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    That’s a whole lot of words to describe why you should remove words from graphs.

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      I will second that Tufte’s Visual Display of Quantitative Information was a life-changing book for me and my work. I’ve also applied it to slide design in my talks and I think it’s been very helpful for reaching the density of information I want to present without overwhelming the audience. Techniques port very nicely. Rather than “avoid distortion” and “small multiples” of graphs, because the audience can’t review/compare slides at their convenience, I have “repetition, emphasizing small changes”. I’ll build up a 5-15 line code sample over 2-5 slides so I can guide them through which parts of the code are ignorable boilerplate and which are the key concept. I’ll leave blank lines so I can add a line or two without any unchanged line moving. When I present a new variation, especially after a digression, I’ll show the original and give the audience a few seconds to confirm that nothing’s changed before I go into the variation. To build consistently towards a final form, my workflow has to go backwards: I start from the final code slides I want to present and then duplicate them, then edit the earlier copy to delete lines, then repeat until I’m back to starting the explanation with a slide of one or two lines.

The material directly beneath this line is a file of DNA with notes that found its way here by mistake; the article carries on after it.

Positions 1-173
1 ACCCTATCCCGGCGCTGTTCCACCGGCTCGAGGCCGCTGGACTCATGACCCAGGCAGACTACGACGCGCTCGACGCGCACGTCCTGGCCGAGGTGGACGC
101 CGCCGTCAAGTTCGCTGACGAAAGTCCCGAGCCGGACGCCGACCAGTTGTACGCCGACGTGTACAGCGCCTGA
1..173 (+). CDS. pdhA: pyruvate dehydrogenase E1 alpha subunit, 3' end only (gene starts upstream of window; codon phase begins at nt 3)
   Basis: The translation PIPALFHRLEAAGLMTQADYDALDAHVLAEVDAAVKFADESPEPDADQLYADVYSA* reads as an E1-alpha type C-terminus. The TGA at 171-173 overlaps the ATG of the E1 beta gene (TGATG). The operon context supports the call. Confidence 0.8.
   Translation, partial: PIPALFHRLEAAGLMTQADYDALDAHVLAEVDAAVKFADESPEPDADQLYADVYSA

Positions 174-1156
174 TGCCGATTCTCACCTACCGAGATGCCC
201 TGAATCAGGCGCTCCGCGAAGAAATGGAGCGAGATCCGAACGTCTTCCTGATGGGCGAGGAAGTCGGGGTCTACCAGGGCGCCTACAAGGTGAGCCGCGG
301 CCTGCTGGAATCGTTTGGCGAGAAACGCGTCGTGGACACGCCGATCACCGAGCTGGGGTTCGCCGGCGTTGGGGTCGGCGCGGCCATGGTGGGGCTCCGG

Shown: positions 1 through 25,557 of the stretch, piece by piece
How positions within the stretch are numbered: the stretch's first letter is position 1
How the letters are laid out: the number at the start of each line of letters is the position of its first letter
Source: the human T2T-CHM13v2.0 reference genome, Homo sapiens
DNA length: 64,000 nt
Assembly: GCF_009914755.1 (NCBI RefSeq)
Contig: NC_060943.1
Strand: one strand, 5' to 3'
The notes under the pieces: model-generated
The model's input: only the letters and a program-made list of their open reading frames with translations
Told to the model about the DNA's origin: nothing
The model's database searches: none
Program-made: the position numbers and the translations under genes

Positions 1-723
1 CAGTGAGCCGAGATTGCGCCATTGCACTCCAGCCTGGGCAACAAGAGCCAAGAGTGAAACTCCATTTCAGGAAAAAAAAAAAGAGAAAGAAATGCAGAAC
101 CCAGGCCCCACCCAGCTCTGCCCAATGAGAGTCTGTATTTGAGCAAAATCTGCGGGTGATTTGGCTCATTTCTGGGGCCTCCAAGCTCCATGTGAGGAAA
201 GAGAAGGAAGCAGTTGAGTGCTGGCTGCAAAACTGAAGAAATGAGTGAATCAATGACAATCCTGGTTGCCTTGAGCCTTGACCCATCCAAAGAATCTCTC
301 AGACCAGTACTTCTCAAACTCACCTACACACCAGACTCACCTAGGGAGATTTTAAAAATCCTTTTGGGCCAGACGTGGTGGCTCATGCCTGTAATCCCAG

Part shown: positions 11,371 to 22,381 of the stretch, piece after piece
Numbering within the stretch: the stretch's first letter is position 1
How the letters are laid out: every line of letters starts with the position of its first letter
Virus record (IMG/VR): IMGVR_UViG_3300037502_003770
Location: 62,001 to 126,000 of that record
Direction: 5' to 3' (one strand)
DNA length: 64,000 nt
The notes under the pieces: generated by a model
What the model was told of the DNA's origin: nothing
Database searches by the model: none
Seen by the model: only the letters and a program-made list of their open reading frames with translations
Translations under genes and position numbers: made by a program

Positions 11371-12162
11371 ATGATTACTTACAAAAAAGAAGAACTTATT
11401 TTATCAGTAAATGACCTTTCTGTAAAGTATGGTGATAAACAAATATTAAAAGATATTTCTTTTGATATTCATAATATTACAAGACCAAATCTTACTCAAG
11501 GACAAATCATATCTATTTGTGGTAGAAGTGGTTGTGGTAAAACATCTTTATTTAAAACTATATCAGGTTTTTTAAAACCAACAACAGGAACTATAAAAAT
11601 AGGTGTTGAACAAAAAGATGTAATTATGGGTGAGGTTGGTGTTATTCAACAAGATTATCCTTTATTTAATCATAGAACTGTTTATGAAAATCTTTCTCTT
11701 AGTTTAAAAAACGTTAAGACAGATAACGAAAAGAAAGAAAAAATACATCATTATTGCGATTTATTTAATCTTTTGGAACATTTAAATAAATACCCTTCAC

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        Agreed, Tufte’s great. So happy to see his ideas kinda still percolate into the mainstream (like sparkline libraries).